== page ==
“When we on the pro-choice side get cagey around the life question, it makes us illogically contradictory. I have friends who have referred to their abortions in terms of “scraping out a bunch of cells” and then a few years later were exultant over the pregnancies that they unhesitatingly described in terms of “the baby” and “this kid.” I know women who have been relieved at their abortions and grieved over their miscarriages. Why can’t we agree that how they felt about their pregnancies was vastly different, but that it’s pretty silly to pretend that what was growing inside of them wasn’t the same? Fetuses aren’t selective like that. They don’t qualify as human life only if they’re intended to be born.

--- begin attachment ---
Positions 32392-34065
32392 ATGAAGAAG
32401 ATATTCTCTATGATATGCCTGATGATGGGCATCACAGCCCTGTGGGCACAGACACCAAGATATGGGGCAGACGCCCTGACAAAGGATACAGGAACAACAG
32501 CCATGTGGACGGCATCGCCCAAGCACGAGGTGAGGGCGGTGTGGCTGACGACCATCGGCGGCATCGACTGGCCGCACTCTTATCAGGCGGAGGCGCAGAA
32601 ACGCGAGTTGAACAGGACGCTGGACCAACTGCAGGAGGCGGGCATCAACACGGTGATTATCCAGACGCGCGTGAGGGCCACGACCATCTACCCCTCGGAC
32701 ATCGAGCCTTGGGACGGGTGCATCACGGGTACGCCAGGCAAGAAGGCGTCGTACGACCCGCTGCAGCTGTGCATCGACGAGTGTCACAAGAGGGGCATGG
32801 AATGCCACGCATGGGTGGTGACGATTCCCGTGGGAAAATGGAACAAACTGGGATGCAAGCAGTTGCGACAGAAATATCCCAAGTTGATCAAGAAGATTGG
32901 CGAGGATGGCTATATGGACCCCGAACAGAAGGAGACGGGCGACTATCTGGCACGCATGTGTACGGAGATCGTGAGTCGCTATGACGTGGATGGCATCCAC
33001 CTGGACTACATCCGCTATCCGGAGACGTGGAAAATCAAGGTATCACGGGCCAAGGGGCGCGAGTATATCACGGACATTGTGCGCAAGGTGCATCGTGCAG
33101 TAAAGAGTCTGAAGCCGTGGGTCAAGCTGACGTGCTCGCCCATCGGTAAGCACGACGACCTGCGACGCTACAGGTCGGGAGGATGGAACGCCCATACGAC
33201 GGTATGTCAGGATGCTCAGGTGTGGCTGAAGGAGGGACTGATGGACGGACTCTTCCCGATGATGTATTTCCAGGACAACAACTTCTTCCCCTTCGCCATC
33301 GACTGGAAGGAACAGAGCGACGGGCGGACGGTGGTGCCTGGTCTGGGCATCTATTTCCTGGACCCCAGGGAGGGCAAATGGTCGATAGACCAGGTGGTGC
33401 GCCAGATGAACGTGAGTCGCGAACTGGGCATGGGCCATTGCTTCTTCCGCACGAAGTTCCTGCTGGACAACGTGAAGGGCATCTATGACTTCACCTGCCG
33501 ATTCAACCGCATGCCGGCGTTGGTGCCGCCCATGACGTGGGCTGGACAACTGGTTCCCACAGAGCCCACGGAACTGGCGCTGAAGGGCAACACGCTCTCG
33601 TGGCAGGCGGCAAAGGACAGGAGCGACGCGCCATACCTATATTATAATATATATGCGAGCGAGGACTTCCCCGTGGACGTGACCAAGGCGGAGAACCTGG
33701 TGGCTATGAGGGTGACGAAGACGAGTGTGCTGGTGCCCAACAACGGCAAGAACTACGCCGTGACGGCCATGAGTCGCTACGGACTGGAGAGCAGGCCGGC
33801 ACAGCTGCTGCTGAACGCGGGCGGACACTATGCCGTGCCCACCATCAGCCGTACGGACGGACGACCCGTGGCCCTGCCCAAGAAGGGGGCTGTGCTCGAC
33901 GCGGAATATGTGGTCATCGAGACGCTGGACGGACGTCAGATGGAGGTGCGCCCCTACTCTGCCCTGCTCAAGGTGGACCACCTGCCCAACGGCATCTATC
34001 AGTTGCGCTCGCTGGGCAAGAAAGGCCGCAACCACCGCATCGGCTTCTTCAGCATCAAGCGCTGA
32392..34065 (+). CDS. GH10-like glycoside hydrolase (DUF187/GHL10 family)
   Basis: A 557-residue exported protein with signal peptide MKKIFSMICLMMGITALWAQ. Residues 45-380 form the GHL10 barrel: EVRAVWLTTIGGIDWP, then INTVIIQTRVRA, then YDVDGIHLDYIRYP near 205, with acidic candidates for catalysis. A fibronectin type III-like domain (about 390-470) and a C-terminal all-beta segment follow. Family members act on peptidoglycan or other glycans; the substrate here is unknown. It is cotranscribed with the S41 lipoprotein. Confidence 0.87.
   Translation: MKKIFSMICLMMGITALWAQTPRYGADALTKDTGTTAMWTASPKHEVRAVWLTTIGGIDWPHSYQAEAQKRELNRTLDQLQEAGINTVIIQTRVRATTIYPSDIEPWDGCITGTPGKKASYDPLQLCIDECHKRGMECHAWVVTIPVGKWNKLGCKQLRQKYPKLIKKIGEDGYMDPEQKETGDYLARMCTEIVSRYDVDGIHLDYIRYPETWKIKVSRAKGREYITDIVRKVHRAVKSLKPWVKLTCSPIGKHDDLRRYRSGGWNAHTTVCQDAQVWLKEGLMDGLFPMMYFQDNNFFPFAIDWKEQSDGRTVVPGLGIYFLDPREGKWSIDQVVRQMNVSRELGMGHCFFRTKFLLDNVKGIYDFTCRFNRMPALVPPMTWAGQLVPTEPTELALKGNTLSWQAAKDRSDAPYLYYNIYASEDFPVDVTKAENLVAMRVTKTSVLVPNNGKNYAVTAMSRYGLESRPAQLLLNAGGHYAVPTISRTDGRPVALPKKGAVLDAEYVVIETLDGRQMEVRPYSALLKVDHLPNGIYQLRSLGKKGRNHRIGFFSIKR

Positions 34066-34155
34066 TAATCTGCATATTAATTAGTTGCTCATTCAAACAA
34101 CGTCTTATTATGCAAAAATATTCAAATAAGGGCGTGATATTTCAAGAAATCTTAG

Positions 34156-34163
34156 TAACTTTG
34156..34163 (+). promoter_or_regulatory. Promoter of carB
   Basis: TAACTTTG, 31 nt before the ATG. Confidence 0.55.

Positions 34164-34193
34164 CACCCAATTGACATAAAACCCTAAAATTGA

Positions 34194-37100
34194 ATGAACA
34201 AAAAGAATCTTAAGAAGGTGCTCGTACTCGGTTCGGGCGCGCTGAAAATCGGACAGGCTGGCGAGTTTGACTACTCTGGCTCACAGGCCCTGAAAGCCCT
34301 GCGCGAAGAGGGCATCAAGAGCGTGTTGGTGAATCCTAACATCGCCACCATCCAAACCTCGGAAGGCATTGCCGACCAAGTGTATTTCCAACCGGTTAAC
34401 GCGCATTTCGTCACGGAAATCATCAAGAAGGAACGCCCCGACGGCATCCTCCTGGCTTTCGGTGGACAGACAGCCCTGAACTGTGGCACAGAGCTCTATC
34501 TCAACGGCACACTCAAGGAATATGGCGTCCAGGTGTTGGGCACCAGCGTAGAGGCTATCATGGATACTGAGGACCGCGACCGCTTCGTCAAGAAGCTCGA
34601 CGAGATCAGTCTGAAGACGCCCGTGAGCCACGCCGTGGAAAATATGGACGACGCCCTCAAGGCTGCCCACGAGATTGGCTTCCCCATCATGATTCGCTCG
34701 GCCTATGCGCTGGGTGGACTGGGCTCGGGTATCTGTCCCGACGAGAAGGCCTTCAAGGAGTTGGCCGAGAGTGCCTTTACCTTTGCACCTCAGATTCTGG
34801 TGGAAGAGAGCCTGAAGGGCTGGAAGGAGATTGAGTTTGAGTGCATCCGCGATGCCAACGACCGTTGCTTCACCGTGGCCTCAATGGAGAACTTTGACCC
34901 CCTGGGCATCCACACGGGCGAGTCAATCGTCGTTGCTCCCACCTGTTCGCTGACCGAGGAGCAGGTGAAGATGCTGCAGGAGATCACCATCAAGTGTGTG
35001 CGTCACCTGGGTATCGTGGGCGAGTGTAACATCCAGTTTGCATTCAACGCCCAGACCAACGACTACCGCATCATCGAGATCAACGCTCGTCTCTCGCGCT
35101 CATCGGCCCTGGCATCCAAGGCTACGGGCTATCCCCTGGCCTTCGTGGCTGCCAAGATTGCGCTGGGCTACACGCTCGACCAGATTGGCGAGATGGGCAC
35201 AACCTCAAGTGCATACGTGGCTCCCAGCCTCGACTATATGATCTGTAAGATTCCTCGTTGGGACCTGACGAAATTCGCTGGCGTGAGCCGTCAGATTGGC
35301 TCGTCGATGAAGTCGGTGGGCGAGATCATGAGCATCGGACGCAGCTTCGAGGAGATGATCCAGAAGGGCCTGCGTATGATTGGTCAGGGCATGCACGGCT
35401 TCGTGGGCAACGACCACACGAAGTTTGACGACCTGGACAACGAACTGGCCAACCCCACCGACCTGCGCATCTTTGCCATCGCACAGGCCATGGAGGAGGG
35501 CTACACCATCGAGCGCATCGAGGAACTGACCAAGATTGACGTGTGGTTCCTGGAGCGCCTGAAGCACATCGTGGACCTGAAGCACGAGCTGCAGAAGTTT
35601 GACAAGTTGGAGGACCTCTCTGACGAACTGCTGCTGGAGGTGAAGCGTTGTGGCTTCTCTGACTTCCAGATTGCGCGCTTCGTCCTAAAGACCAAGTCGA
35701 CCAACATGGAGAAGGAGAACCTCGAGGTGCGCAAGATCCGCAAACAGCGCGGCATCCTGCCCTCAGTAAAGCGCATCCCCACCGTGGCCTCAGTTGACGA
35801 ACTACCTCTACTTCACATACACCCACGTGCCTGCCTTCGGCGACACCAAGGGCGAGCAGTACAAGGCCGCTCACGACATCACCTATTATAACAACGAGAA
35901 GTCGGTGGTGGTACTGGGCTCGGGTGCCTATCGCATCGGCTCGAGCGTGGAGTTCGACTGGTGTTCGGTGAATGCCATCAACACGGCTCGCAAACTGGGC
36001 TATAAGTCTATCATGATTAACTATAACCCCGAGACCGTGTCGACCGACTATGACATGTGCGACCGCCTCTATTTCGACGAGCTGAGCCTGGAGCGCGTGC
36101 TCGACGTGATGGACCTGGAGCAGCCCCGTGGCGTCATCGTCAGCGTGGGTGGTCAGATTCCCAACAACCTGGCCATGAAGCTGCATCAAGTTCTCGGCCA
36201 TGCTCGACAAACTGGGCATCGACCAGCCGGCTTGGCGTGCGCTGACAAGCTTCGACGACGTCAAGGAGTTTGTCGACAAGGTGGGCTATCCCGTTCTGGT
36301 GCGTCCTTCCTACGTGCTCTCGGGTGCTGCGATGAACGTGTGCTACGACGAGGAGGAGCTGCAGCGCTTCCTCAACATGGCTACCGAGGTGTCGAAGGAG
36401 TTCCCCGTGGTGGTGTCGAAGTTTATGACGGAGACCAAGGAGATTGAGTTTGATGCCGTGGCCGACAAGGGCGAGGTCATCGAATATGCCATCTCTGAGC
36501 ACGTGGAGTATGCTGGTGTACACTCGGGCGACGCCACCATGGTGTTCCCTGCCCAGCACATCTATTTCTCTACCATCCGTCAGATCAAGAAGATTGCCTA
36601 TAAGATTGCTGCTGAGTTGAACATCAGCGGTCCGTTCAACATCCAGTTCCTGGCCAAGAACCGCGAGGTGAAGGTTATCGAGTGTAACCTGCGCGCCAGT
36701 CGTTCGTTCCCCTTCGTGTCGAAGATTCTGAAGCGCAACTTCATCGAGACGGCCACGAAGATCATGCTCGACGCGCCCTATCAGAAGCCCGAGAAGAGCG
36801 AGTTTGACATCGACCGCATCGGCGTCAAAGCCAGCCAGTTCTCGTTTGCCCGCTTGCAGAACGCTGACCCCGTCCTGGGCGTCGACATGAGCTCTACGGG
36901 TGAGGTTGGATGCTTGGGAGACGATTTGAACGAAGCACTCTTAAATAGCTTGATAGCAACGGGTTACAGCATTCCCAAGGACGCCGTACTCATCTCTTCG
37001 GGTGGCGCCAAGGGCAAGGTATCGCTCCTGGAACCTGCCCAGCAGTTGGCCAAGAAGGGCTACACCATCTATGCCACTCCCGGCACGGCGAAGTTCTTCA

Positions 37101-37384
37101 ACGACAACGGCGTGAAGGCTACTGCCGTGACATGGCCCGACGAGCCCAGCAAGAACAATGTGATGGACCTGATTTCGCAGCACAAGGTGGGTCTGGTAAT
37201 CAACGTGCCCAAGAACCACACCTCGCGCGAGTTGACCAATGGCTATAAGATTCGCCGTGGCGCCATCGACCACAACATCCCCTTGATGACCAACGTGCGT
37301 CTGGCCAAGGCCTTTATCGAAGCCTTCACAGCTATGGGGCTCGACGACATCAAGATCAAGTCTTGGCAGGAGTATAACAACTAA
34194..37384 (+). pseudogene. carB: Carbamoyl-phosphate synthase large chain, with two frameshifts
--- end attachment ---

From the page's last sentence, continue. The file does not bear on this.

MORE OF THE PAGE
“When we try to act like a pregnancy doesn’t involve human life, we wind up drawing stupid semantic lines in the sand: first trimester abortion vs. second trimester vs. late term, dancing around the issue trying to decide if there’s a single magic moment when a fetus becomes a person. Are you human only when you’re born? Only when you’re viable outside of the womb? Are you less of a human life when you look like a tadpole than when you can suck on your thumb?

“. . . The majority of women who have abortions – and one in three American women will–are already mothers. And I can say anecdotally that I’m a mom who loved the lives she incubated from the moment she peed on those sticks, and is also now well over 40 and in an experimental drug trial. If by some random fluke I learned today I was pregnant, you bet your ass I’d have an abortion. I’d have the World’s Greatest Abortion.